Bill Monroe, with inventing the sound. In its sampling of talking-head
subjects, pic manages to touch all the bases, history-wise.
In performance, however, concrete representations of various key
bluegrass influences are catch as catch can, Oxenberg and Schumer
opting for availability over balance. This leads to some odd, unwitting
emphases: the Celtic strain comes through loud and clear, while
the sole illustrated link to black music goes from Chuck Berry backward
to Monroe; mandolins are madly plucked left, right and center, but
banjos, usually strongly associated with bluegrass, are strangely
At the same time, docu samples a broad spectrum of bluegrass styles,
from traditional family groups like Del McCoury band to the more
experimental strains of Nickel Creek, with certain standout musicians,
like Jerry Douglas on guitar and Chris Thile on mandolin, and Tim
O'Brien on a variety of instruments, sitting in on several sessions.
Tech credits are fine for a DV-shot docu, the sound quality particularly
to rise on 18th Filmfest
DC, pleasantly timed to coincide with the dogwoods and azaleas,
while providing a homey alternative to the Cannes Film Festival
in May, is poised to return for its 18th annual edition at several
To some extent, the festival always recommends itself as a first
and last look at titles destined to make little or no impression
on the theatrical marketplace. Years later, it can be gratifying
to recall some festival selection that deserved a wider audience...
The single most satisfying title in an assortment of preview tapes
was "Bluegrass Journey." A fond summary of the annual Grey Fox Bluegrass
Festival in upstate New York, "Bluegrass" is enhanced by superlative
individual numbers from the Del McCoury Band, Nickel Creek and solo
guitarist Tony Rice, who pulls a slow-tempo switch and mesmerizes
everyone with a serene, contemplative instrumental.
The family feeling among bluegrass musicians is eloquently confirmed
by Del McCoury and son Ronnie, among others. There's also a genuinely
hilarious guest appearance by Dolly Parton during a gala awards
show. "Bluegrass Journey" is booked for showings at the American
Film Institute Silver Theatre on April 23 and 24.
April 23–29, 2004
Talk About The Passion
...or don't: Mel isn't the only one keeping the faith. These films
are about folks whose spirituality moves them, whether they believe
in bluegrass, beings who live in rocks, or even the Big Guy Himself.
Documentarians Ruth Oxenberg and Rob Schumer know how to deliver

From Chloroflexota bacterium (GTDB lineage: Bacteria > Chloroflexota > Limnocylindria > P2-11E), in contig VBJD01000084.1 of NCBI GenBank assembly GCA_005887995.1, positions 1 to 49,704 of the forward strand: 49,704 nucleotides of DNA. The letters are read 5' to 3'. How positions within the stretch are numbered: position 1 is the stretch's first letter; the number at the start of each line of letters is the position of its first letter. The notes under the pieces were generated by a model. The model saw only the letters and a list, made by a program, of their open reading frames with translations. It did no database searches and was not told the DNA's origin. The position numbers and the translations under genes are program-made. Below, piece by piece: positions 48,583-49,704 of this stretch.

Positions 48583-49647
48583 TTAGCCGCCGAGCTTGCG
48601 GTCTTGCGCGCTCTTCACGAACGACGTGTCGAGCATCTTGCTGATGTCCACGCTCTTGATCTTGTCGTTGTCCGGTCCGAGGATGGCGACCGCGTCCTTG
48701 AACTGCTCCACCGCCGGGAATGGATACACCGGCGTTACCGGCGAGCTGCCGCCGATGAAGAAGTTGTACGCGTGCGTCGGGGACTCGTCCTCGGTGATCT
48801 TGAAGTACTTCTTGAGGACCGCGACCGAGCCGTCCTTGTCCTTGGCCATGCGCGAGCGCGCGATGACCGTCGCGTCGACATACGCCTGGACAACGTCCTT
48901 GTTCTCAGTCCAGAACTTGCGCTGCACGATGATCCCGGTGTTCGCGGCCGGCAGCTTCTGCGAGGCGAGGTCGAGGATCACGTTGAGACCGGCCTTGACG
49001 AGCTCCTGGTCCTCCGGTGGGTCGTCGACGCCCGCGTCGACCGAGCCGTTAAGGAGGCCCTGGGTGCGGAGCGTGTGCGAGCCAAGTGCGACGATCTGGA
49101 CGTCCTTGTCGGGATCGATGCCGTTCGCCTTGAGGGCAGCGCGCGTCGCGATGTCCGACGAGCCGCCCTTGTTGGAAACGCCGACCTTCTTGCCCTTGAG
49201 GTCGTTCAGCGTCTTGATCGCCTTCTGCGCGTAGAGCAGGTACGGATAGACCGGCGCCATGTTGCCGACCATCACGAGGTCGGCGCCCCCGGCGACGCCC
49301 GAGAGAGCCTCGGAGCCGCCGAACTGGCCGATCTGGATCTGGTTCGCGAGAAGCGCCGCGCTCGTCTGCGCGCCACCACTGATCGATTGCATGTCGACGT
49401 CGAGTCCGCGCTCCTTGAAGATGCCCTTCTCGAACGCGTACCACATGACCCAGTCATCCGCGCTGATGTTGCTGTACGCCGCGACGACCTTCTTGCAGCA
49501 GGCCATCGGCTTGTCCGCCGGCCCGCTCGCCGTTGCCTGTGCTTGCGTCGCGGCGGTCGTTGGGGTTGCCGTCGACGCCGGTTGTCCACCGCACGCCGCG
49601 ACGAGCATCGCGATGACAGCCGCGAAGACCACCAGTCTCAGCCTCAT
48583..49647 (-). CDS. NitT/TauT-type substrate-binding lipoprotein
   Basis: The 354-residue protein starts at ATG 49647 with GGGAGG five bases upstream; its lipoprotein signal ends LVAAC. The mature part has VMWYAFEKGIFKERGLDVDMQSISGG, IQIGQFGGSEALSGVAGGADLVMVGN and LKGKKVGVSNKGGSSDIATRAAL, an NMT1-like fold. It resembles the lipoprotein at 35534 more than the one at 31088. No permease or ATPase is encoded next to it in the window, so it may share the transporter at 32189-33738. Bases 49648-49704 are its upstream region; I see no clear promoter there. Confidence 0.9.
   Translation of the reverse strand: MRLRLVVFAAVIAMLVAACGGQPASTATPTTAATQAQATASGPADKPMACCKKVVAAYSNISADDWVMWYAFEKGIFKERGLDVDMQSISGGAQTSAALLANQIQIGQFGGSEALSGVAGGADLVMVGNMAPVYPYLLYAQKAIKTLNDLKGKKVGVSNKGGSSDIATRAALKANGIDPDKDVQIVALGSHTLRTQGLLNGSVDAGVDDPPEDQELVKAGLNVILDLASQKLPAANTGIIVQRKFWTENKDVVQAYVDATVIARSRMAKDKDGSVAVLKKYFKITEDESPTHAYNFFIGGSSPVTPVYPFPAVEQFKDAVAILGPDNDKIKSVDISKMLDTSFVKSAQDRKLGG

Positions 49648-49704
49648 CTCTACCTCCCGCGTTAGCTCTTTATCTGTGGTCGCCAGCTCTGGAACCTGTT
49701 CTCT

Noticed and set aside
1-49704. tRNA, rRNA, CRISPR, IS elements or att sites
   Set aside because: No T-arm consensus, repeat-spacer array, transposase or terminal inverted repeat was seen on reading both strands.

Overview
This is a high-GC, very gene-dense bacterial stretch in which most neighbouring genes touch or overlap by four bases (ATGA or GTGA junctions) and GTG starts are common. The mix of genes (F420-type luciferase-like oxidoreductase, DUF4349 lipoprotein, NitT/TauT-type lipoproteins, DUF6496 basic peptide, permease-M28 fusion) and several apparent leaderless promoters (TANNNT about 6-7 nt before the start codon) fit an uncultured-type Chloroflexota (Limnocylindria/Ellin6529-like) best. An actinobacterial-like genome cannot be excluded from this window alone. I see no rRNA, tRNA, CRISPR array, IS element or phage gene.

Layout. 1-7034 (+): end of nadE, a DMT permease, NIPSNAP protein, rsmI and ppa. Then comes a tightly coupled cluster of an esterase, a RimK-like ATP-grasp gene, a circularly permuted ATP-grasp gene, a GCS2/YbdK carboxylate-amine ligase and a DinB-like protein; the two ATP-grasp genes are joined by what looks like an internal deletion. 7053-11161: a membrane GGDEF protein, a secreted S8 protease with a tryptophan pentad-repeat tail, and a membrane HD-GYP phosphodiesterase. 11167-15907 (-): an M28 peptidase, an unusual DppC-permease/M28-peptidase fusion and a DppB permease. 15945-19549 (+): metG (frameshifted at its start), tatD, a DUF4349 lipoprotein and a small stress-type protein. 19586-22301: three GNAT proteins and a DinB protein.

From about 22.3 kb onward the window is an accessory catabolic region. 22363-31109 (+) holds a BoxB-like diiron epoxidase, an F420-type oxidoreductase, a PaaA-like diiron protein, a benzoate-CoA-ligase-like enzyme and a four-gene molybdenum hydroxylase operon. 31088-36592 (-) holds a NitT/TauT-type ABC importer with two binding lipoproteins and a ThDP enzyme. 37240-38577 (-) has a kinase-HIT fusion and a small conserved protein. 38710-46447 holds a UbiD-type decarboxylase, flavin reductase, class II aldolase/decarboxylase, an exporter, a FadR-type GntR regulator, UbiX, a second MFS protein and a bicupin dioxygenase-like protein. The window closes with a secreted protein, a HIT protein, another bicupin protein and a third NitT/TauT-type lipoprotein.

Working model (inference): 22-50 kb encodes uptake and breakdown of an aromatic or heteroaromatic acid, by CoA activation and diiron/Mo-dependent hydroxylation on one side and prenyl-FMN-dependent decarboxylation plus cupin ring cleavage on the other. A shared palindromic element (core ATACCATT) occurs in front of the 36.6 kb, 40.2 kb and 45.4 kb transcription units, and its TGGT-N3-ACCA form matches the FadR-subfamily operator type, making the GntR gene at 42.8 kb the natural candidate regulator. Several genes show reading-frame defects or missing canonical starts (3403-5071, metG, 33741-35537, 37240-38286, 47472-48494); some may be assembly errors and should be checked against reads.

on a title: Bluegrass Journey gives us lots and lots of
bluegrass, and it is indeed played on the road. The action takes
place mostly at the annual Grey Fox Bluegrass Festival in Ancramdale,
N.Y., where the scene is basically music festival as cult. Though
it offers the crappy weather conditions, artery-clogging food, and
preponderance of shirtless wonders typical of sonic get-togethers,
the most notable characteristic of Grey Fox is the utter dedication
of its participants. Bluegrass Journey goes heavy on the
performances, including turns by the Del McCoury Band, Tim O'Brien,
and the "newgrass" Nickel Creek, whose way-animated wunderkind,
Chris Thile, rocks a mandolin with all the blissed-out theatrics
of a windmilling ax man. O'Brien also provides much of the film's
commentary, taking viewers back to the roots of bluegrass in the
'30s and '40s and gushing that the Bill Monroe–pioneered music is
"honest" and "from the heart." The prevailing idea here is that
once you start listening to and playing bluegrass, you're hooked.
(As one enthusiast gushes: "You're a slave to it.") After watching
Oxenberg and Schumer's exuberant, lovingly captured footage—including
one scene of a purple-togged couple getting married at the fest—you'll
understand, even if you aren't quite ready to get on the road to
Glory Land yourself.
Bluegrass Journey is
one fine film about our
favorite festival, music
By Paul Della Valle, The Mothertown Monthly (Central Massachusetts)
On a cold evening in April, a bunch of us bluegrass aficionados
were hanging out at our house when I popped a review copy of Bluegrass
Journey into the DVD player and turned up the stereo. Immediately,
everyone in the house ran into the living room as mandolin ace Chris
Thile and dobro master Jerry Douglas started trading mindblowing
licks. Soon images of the Grey Fox Bluegrass Festival, held annually
in July in the New York Berkshires filled the screen. I can t
wait, Matt Carlen of Clinton said. Man, I just can t wait.
Matt is a fine guitar player in a great band called Acoustic Planet
and, like most everyone else in the room that night, a veteran camper/picker
of at least a dozen Grey Fox Festivals. We all love Grey Fox the
biggest bluegrass festival held in the Northeast each summer and
we all love bluegrass music. After watching Bluegrass Journey
for just a few minutes, it became obvious to us that Bluegrass
Journey directors and producers Ruth Oxenberg and Rob Schumer
feel the same way. Their documentary, shot mostly at Grey Fox in
2000, is a true labor of love and, more than that, a truly great
film about this true and ever-growing American art form. The camera
work, particularly during the on-stage performances, is outstanding
and the sound quality of the DVD couldn t be better. When Del McCoury